Evaluate the improved value that NHS 111 can provide to palliative care patients and their families by utilising specialist palliative care nurses within urgent and emergency care
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Journal titleBMJ Supportive & Palliative Care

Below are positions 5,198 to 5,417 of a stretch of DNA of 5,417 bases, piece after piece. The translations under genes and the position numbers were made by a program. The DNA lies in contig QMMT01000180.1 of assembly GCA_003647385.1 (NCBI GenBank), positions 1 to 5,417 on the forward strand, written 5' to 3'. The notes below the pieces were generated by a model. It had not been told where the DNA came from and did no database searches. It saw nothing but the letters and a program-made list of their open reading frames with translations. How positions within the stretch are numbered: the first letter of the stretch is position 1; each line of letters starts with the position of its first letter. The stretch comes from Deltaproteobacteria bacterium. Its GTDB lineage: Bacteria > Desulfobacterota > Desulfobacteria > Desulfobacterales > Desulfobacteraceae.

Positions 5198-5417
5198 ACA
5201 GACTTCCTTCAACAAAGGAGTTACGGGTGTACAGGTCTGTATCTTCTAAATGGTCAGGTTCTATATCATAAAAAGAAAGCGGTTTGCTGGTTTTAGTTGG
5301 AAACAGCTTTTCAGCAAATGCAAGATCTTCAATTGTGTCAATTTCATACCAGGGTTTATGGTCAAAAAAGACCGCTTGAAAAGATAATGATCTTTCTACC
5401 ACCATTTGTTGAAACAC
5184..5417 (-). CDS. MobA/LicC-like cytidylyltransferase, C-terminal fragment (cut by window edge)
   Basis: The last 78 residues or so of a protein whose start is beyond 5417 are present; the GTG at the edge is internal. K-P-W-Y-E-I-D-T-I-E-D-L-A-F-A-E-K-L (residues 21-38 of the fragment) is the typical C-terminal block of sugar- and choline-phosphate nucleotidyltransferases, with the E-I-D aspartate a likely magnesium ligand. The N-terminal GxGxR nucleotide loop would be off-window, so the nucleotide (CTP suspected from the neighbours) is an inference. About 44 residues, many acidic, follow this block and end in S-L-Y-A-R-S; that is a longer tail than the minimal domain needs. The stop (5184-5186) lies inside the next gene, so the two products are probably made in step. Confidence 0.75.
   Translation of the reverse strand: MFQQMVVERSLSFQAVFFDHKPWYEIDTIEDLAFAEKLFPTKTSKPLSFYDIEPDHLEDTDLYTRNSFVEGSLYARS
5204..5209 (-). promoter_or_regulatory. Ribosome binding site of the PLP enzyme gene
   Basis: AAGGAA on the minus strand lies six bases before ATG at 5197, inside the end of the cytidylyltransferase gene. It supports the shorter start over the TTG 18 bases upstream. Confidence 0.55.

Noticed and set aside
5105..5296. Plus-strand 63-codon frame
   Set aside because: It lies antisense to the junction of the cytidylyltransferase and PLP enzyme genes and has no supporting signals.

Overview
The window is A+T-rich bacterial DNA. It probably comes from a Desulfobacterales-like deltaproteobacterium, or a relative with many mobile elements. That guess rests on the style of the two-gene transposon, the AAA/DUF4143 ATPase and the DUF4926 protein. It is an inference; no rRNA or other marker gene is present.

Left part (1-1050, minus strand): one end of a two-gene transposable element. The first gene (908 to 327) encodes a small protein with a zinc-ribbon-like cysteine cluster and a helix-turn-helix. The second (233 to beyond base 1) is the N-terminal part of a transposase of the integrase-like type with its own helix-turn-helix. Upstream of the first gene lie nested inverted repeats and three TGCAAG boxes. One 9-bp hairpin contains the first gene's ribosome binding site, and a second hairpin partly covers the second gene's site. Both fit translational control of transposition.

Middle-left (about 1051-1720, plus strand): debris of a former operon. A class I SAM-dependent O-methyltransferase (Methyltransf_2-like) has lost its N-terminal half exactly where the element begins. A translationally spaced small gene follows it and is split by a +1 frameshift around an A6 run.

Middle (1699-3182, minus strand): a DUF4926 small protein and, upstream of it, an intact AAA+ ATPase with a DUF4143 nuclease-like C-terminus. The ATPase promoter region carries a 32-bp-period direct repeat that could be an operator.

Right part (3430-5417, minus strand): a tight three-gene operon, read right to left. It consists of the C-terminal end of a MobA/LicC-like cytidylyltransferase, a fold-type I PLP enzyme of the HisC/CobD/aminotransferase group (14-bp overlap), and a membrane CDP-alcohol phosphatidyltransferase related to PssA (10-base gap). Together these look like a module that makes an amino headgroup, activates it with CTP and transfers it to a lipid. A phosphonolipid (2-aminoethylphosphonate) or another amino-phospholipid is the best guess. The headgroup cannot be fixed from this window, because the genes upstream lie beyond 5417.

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AbstractIntroduction NHS111 Yorkshire and Humber, using the 4C’s framework to review Concerns, Complaints, Compliments and Comments became aware of issues regarding ‘delays’ to care for palliative care patients. We conducted a systematic review of palliative care services to identify areas for improvement. Aims To improve the value that NHS111 could provide to palliative care patients by understanding pathways for palliative care, testing the use of specialist palliative resources, developing ideas for technology developments, enhancing access to medicines through the use of pharmacists and to understand how NHS111 can work to enhance out-of-hours palliative care services in the region. Methods Intelligence was gathered to identify the current position to support palliative patients. Interventions were designed to provide new and improved ways of working. Palliative Nurses were employed for 5-weeks during out-of-hours and training provided to the wider healthcare team. Results Analysis of the results allowed further improvements to the provision of 24-hour care and out-of-hours provision. Higher levels of demand were experienced during weekend hours and at the start of a Bank Holiday periods. Palliative Care Nurses were also able to provide high levels of self-care’ advice without requiring onward referral. Conclusions We directly identified empirical evidence and delivered a range of benefits which support the ‘Dying without Dignity’ report and provided recommendations to directly address the issues of poor symptom control, inadequate out of hour’s service and poor care planning. Furthermore Training and Development for NHS 111 staff in palliative care matters was further enhanced with the development of a palliative care e-learning package. https://spcare.bmj.com/content/6/3/406.1 This is an Open Access article distributed in accordance with the Creative Commons Attribution Non Commercial (CC BY-NC 4.0) license, which permits others to distribute, remix, adapt, build upon this work non-commercially, and license their derivative works on different terms, provided the original work is properly cited and the use is non-commercial. See: http://creativecommons.org/licenses/by-nc/4.0/ http://dx.doi.org/10.1136/bmjspcare-2016-001204.57